Thomas Moran, Landscape Artist of the American West

Did you know Yellowstone was America’s first National Park? The watercolors of Thomas Moran helped convince Congress that the area surrounding the Yellowstone River was unique and needed protection. And in 1872 Congress passed the Yellowstone National Park Protection Act, which President Ulysses S. Grant signed into law.

 Let’s Learn about Yellowstone National Park

Yellowstone takes up 2.2 million acres in Wyoming, Montana, and eastern Utah. Millions visit to see grizzly bears, herds of bison and elk, wolves, and smaller creatures like beaver and river otters. The park has hot springs, mudpots, and over 500 geysers.

Minerva Terrace, Yellowstone, Thomas Moran, 1872, National Gallery of Art, Washington D.C., public domain

Reports of such phenomena reached the early explorers, Lewis and Clark, but they couldn’t investigate. Later, mountain men who trapped beaver in the Rockies, told of the wonders. But for many years people back east thought these were just tall tales.

Then in 1871 Thomas Moran borrowed money to travel west to join an expedition headed by F.V. Hayden to investigate the rumors. Moran’s watercolors and the photographs of William Henry Jackson provided pictorial documentation for the wonders of Yellowstone. These watercolors and photos were passed around Congress and helped lead to Yellowstone’s becoming America’s first national park.

Let’s Learn about the Artist

Moran photo by Napoleon Sarony, 1890-96, Library of congress, Washington, D.C.

Thomas Moran was born in 1837 near Manchester, England. His family were handloom weavers until the invention of power looms changed that industry. In 1844, to gain better opportunities for his children, Thomas’ father moved the family to America, settling near Philadelphia.

While still a teenager, Thomas apprenticed to an engraving firm. After 3 years he left to work in the art studio of his older brother, Edward, an up-and-coming marine artist. The brothers were drawn to the work of British artist J.M.W. Turner, and in 1861 traveled to England to study his paintings in the National Gallery. Moran’s art shows the influence of Turner’s coloring and style.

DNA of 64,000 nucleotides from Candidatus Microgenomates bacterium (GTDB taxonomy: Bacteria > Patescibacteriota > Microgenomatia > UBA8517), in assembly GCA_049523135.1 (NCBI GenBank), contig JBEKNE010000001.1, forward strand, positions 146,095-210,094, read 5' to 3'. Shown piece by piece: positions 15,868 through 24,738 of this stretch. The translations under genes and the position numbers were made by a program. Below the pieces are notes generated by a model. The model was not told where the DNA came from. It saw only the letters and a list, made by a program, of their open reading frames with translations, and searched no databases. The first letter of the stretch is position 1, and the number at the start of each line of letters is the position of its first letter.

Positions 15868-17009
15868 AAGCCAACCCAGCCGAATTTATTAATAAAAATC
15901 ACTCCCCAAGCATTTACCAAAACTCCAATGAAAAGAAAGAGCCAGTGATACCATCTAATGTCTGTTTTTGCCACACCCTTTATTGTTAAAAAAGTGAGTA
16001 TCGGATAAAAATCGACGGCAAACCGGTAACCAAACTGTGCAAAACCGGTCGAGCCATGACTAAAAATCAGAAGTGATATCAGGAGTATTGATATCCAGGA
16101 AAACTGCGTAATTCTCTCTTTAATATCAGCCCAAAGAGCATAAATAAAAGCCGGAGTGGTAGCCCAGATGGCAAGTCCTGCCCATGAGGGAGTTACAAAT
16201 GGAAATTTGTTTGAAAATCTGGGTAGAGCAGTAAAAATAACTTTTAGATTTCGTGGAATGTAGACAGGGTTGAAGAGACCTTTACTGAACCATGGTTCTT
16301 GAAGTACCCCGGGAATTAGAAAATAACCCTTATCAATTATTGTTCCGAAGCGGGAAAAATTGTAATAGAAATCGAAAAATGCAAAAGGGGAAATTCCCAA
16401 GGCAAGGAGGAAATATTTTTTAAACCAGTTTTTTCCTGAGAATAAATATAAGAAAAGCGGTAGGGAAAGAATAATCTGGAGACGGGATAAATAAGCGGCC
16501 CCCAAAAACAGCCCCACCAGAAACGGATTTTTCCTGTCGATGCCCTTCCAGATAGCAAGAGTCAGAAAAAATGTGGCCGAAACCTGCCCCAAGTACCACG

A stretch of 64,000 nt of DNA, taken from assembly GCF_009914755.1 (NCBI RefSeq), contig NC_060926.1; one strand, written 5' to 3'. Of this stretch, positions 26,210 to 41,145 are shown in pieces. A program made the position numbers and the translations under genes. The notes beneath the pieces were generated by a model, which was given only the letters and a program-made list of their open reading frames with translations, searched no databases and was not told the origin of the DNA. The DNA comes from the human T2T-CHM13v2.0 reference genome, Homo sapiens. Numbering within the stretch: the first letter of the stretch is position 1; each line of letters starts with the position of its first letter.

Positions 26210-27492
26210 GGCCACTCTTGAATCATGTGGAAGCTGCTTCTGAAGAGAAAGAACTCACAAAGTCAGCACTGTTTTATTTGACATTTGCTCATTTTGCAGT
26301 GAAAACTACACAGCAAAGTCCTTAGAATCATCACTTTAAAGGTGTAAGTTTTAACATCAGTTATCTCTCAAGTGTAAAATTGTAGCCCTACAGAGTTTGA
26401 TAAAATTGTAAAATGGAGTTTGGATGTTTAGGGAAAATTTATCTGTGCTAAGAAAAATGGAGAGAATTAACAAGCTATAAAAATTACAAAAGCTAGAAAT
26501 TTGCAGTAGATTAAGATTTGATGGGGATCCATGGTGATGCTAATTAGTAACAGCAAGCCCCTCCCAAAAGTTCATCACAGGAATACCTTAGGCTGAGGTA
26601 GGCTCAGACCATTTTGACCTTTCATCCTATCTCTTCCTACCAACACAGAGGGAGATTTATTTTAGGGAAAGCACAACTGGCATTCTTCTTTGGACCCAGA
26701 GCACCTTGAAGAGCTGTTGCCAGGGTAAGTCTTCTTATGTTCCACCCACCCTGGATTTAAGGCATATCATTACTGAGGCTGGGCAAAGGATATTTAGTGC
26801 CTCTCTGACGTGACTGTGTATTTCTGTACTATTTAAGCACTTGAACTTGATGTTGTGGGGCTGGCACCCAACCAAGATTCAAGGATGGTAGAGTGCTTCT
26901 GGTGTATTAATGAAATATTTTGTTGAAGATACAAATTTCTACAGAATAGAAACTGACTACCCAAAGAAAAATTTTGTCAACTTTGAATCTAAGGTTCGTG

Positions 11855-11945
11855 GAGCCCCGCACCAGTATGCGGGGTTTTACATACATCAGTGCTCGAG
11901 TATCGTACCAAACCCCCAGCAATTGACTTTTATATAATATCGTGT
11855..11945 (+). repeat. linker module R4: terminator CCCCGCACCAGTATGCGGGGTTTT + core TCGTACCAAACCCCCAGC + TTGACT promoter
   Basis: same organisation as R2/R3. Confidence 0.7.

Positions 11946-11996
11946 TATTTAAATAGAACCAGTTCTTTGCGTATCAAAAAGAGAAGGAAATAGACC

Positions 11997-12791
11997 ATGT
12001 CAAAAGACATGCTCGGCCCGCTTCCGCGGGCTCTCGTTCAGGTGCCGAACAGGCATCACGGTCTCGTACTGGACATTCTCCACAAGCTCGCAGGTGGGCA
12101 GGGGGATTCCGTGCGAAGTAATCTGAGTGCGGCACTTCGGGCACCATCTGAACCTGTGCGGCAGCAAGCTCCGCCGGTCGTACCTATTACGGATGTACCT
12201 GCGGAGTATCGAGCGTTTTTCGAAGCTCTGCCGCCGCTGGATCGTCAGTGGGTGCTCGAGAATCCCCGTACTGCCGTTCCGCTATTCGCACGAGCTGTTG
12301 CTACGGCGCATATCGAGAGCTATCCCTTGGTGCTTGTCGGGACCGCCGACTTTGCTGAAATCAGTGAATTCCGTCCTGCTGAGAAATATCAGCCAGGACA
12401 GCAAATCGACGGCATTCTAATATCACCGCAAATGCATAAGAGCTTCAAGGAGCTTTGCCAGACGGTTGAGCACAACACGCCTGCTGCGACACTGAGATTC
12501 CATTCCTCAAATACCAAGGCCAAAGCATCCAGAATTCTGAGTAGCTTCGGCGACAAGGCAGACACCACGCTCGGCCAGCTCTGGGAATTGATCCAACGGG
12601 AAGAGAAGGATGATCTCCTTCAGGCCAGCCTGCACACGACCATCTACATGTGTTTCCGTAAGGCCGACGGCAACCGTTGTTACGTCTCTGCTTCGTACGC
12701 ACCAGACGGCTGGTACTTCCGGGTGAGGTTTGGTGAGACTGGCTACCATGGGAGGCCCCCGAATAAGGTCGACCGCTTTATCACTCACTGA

Sketches and watercolors made on the Yellowstone expedition brought Thomas many new commissions. His career really took off after he sold his huge (7X12 feet) oil painting, Grand Canyon of the Yellowstone, to Congress not long after they created the park. In 1873, Moran joined another expedition down the Colorado River and through the Grand Canyon. A year later, Chasm of the Colorado, (also 7X12 feet) was also bought by Congress.

Grand Canyon of the Colorado River by Thomas Moran, Smithsonian American Art Museum, public domain

Moran continued to travel all his life. He visited Europe several more times. He further explored the Grand Canyon and other areas of the West. He especially loved the Green River area of Wyoming, and a painting from there is in the White House’s collection. He produced large numbers of etchings, watercolors, and oils right into his 80s. He died in California in 1926, but his influence on American landscape art lives on.

Let’s Learn about the Painting

Grand Canyon of the Yellowstone by Thomas Moran, Smithsonian American Art Museum, public domain

The Grand Canyon of the Yellowstone that Congress bought is now in the Smithsonian, and I couldn’t find a good copy, but Moran made other paintings of the canyon, and this one gives you a good idea of his style. Moran was a 2nd generation Hudson School artist, early landscape artist who desired to accurately show the beauty of nature and inspire viewers to see the hand of God in its grandeur.

Heart of the Andes by Frederick Edwin Church, Metropolitan Museum of Art, NYC, public domain

Like earlier Hudson River artists, Moran depicted nature with great detail and accuracy.

But Moran differed from them in seldom showing the presence of man, or if he did show them, they are dwarfed by the landscape. You can also see the influence of Turner on Moran’s landscapes.

Norham Castle, Sunrise, by J.M.W. Turner, 1845, Tate, Britain, public domain

Turner used watercolor techniques with oil paints, using thin washes to create light and changing atmospheric conditions. In this painting Moran uses Turner’s techniques to make it look like the water fall is pulling clouds right down out of the sky.

Unlike Turner, Moran painted details clearly and with scientific accuracy.

Let’s Enjoy the Painting Together